Talk

Advanced search

Would you like to be a member of our research panel? Join here - there's (nearly) always a great incentive offered for your views.

Do I really need the GTT?

(47 Posts)
Ivortheengine8 Tue 26-Jul-11 20:00:03

OK, So I am supposed to have a test booked on Thursday for the GTT, I presume it is because my BMI is 32 this time around (I didnt have one two years ago with dd) I don't have any other risk factors. My BP has come down and is now under 120/60.

Anyway, I presume I will have to drag dd(21 months) off to the hospital and wait around for it, I don't have anyone to take her and I also have an appointment at the hospital on Friday with the consultant sad

Is it really essentiel and even if it was high wouldn't I just have to watch my diet?

BikeRunSki Tue 26-Jul-11 20:06:05

I am having one in two weeks, reasons being that I am over 40, my mum is diabetic and I had hyperemisis in first trimester and didn't eat hardly at all for 7 weeks, so may have messed up my liver and kidney function. I have changed it to a day when I am at work and DS is at nursery though, no way could I have entertained him quietly for 2 hours in the hospital.

I only know one person who did have Gestational Diabetes, and she had to have insulin jabs, so it may not just be a case of watching your diet.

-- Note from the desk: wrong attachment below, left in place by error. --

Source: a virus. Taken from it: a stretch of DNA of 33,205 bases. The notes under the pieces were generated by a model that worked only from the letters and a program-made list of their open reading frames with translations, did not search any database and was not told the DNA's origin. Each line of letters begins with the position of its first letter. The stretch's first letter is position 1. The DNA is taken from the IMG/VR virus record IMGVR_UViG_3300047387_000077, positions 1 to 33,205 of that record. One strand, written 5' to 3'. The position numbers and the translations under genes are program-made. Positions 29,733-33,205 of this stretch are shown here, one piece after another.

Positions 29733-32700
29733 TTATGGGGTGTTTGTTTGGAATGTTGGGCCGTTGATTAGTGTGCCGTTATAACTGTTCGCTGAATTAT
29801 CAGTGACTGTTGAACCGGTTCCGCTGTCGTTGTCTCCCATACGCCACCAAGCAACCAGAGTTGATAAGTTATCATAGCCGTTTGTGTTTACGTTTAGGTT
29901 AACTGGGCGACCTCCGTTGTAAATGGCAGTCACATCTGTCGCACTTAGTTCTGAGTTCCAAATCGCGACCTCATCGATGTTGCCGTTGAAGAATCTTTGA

Ivortheengine8 Tue 26-Jul-11 20:12:39

Thanks bikeRun. Maybe I could change it to another day.

nomoremagnolia Tue 26-Jul-11 20:15:53

Take the test, and hope you pass.

GD is not just a case of watching your diet - I was on insulin for GD and was induced at 38wks as there are potential risks to the baby due to early placental deteriation/abruption. It's a serious condition, though I would admit to thinking about it like you are now (as an inconvenience) but it is a serious medical condition and a complication of pg.

BikeRunSki Tue 26-Jul-11 20:16:16

My hospital were quite happy about changing it. I think they would have been less happy with a 3 year old charging around the antenatal unit for 2 hours.

nomoremagnolia Tue 26-Jul-11 20:17:18

I would admit to thinking about it like you are now (as an inconvenience) before I knew what I do now about the risks

Ivortheengine8 Tue 26-Jul-11 20:17:37

ok nomora, I think I just thought it was a diet management thing really a bit naive I know sad

Northernlurker Tue 26-Jul-11 20:18:33

Well first off you should not be having this test (or any test) if the reasons for it have not been properly explained to you.